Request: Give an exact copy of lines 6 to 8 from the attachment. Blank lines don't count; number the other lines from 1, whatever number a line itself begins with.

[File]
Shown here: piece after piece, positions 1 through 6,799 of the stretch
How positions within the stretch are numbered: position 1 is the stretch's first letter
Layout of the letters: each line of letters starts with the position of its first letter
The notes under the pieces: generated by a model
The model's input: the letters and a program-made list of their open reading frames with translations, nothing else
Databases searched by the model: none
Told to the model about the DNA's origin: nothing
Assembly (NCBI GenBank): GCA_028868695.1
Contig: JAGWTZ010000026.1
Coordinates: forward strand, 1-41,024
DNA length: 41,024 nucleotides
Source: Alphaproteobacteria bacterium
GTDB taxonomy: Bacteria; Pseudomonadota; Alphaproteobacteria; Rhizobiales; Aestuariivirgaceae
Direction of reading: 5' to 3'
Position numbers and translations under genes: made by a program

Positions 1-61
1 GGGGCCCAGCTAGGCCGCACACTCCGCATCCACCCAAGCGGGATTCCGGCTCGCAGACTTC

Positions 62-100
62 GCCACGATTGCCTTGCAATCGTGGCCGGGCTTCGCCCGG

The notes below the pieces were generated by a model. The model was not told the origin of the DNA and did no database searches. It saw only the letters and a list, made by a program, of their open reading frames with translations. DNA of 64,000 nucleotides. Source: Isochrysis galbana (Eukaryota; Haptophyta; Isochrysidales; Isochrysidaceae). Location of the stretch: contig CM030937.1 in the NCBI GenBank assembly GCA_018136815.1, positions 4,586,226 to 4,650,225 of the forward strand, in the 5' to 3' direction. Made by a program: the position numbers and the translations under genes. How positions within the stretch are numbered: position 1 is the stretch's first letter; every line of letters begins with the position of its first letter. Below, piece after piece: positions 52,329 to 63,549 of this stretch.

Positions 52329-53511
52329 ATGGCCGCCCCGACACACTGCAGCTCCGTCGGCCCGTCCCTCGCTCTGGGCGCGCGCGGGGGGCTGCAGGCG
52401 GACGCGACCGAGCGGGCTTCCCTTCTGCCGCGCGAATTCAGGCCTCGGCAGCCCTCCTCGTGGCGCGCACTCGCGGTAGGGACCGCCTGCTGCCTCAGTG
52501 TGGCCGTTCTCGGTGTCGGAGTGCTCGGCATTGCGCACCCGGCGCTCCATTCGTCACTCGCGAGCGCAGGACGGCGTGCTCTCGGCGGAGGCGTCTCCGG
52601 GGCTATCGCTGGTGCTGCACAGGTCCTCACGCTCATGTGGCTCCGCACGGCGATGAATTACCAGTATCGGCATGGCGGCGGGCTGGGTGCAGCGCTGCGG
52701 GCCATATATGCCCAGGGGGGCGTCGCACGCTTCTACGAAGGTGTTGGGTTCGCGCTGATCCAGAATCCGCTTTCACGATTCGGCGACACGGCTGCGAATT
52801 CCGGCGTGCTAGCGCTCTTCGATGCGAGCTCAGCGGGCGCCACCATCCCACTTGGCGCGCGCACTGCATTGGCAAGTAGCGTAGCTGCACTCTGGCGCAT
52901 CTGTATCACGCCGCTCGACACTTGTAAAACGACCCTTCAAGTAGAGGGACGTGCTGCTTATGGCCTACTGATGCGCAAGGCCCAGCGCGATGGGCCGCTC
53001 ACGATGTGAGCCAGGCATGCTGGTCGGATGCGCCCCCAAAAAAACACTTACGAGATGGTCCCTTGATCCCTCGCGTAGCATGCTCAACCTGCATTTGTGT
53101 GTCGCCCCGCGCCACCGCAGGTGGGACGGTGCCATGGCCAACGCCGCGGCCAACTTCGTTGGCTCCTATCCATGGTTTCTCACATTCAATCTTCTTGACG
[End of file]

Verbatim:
Databases searched by the model: none
Told to the model about the DNA's origin: nothing
Assembly (NCBI GenBank): GCA_028868695.1